(This article belongs to the Special Issue Dinoflagellate Biology in the Omics Era)
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Review

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Open AccessReview Architectural Organization of Dinoflagellate Liquid Crystalline Chromosomes
Microorganisms 2019, 7(2), 27; https://doi.org/10.3390/microorganisms7020027
Received: 21 December 2018 / Revised: 12 January 2019 / Accepted: 17 January 2019 / Published: 22 January 2019
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Abstract
Dinoflagellates have some of the largest genome sizes, but lack architectural nucleosomes. Their liquid crystalline chromosomes (LCCs) are the only non-architectural protein-mediated chromosome packaging systems, having high degrees of DNA superhelicity, liquid crystalline condensation and high levels of chromosomal divalent cations. Recent observations [...] Read more.
Dinoflagellates have some of the largest genome sizes, but lack architectural nucleosomes. Their liquid crystalline chromosomes (LCCs) are the only non-architectural protein-mediated chromosome packaging systems, having high degrees of DNA superhelicity, liquid crystalline condensation and high levels of chromosomal divalent cations. Recent observations on the reversible decompaction–recompaction of higher-order structures implicated that LCCs are composed of superhelical modules (SPMs) comprising highly supercoiled DNA. Orientated polarizing light photomicrography suggested the presence of three compartments with different packaging DNA density in LCCs. Recent and previous biophysical data suggest that LCCs are composed of: (a) the highly birefringent inner core compartment (i) with a high-density columnar-hexagonal mesophase (CH-m); (b) the lower-density core surface compartment (ii.1) consisting of a spiraling chromonema; (c) the birefringent-negative periphery compartment (ii.2) comprising peripheral chromosomal loops. C(ii.1) and C(ii.2) are in dynamic equilibrium, and can merge into a single compartment during dinomitosis, regulated through multiphasic reversible soft-matter phase transitions. Full article
(This article belongs to the Special Issue Dinoflagellate Biology in the Omics Era)
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Open AccessReview Distinctive Nuclear Features of Dinoflagellates with A Particular Focus on Histone and Histone-Replacement Proteins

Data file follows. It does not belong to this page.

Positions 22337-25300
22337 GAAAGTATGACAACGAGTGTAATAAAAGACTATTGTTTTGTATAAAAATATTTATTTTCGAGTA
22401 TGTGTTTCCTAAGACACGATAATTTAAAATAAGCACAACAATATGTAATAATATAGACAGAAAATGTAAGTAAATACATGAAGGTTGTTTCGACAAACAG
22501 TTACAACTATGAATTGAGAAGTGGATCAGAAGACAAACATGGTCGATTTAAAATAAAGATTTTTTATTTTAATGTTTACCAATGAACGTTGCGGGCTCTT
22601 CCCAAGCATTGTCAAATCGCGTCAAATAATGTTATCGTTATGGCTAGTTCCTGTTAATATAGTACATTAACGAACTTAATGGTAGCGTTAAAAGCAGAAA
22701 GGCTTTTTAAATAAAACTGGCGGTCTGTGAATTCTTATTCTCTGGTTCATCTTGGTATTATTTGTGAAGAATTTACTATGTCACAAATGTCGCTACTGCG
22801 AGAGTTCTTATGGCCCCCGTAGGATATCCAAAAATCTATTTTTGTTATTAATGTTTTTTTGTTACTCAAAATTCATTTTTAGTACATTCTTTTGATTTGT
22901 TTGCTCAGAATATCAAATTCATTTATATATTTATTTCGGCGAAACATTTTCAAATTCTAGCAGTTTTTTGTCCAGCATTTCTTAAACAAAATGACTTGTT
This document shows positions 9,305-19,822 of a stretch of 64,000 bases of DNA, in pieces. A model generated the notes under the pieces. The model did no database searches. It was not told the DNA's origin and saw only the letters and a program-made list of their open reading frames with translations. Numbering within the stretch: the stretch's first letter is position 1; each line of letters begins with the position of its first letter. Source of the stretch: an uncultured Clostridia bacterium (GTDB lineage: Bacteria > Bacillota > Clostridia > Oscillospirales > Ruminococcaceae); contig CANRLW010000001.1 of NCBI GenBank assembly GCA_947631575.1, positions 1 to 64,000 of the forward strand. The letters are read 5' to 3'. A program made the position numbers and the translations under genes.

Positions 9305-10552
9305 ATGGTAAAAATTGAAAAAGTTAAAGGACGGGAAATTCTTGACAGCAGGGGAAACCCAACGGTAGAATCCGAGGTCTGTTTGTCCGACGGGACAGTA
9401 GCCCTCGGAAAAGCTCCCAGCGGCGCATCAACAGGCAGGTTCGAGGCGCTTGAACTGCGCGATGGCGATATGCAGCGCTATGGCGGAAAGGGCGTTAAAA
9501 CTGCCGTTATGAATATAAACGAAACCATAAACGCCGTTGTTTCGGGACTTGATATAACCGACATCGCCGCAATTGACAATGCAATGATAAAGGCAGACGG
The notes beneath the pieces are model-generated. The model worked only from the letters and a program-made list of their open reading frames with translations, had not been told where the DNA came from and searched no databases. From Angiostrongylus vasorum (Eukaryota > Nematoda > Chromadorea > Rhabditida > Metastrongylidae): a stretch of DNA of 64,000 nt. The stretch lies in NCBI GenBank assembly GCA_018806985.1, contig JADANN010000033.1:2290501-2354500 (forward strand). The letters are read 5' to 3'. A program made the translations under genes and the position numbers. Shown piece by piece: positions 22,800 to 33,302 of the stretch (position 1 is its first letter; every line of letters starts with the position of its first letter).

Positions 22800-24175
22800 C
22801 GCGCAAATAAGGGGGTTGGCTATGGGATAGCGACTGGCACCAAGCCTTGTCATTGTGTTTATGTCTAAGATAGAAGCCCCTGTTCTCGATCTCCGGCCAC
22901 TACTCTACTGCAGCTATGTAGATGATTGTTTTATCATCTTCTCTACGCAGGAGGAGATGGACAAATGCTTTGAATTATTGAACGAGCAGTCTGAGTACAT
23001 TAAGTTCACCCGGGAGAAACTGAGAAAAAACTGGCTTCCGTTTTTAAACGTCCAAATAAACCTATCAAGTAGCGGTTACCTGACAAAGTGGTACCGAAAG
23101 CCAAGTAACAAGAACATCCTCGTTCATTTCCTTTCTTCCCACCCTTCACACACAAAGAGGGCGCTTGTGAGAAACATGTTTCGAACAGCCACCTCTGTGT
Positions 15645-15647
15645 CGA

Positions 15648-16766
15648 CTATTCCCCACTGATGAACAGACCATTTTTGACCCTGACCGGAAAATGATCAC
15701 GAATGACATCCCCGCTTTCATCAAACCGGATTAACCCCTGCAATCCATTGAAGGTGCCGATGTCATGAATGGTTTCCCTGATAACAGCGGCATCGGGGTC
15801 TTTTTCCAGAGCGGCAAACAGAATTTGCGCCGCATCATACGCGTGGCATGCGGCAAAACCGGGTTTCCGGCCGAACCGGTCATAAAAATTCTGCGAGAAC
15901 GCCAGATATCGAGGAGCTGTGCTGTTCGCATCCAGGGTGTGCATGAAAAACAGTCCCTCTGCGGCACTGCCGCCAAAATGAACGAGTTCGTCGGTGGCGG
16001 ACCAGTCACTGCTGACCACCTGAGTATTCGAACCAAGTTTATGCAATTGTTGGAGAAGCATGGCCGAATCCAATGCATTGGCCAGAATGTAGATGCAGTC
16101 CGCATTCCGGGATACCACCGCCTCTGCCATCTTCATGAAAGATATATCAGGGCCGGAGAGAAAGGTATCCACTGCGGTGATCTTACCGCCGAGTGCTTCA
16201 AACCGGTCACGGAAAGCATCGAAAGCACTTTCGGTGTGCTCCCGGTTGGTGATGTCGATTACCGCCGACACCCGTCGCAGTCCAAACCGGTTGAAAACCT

Microorganisms 2018, 6(4), 128; https://doi.org/10.3390/microorganisms6040128
Received: 8 November 2018 / Revised: 29 November 2018 / Accepted: 11 December 2018 / Published: 14 December 2018
Cited by 1 | PDF Full-text (1977 KB) | HTML Full-text | XML Full-text
Abstract
Dinoflagellates are important eukaryotic microorganisms that play critical roles as producers and grazers, and cause harmful algal blooms. The unusual nuclei of dinoflagellates “dinokaryon” have led researchers to investigate their enigmatic nuclear features. Their nuclei are unusual in terms of their permanently condensed [...] Read more.
Dinoflagellates are important eukaryotic microorganisms that play critical roles as producers and grazers, and cause harmful algal blooms. The unusual nuclei of dinoflagellates “dinokaryon” have led researchers to investigate their enigmatic nuclear features. Their nuclei are unusual in terms of their permanently condensed nucleosome-less chromatin, immense genome, low protein to DNA ratio, guanine-cytosine rich methylated DNA, and unique mitosis process. Furthermore, dinoflagellates are the only known group of eukaryotes that apparently lack histone proteins. Over the course of evolution, dinoflagellates have recruited other proteins, e.g., histone-like proteins (HLPs), from bacteria and dinoflagellates/viral nucleoproteins (DVNPs) from viruses as histone substitutes. Expression diversity of these nucleoproteins has greatly influenced the chromatin structure and gene expression regulation in dinoflagellates. Histone replacement proteins (HLPs and DVNPs) are hypothesized to perform a few similar roles as histone proteins do in other eukaryotes, i.e., gene expression regulation and repairing DNA. However, their role in bulk packaging of DNA is not significant as low amounts of proteins are associated with the gigantic genome. This review intends to summarize the discoveries encompassing unique nuclear features of dinoflagellates, particularly focusing on histone and histone replacement proteins. In addition, a comprehensive view of the evolution of dinoflagellate nuclei is presented. Full article
(This article belongs to the Special Issue Dinoflagellate Biology in the Omics Era)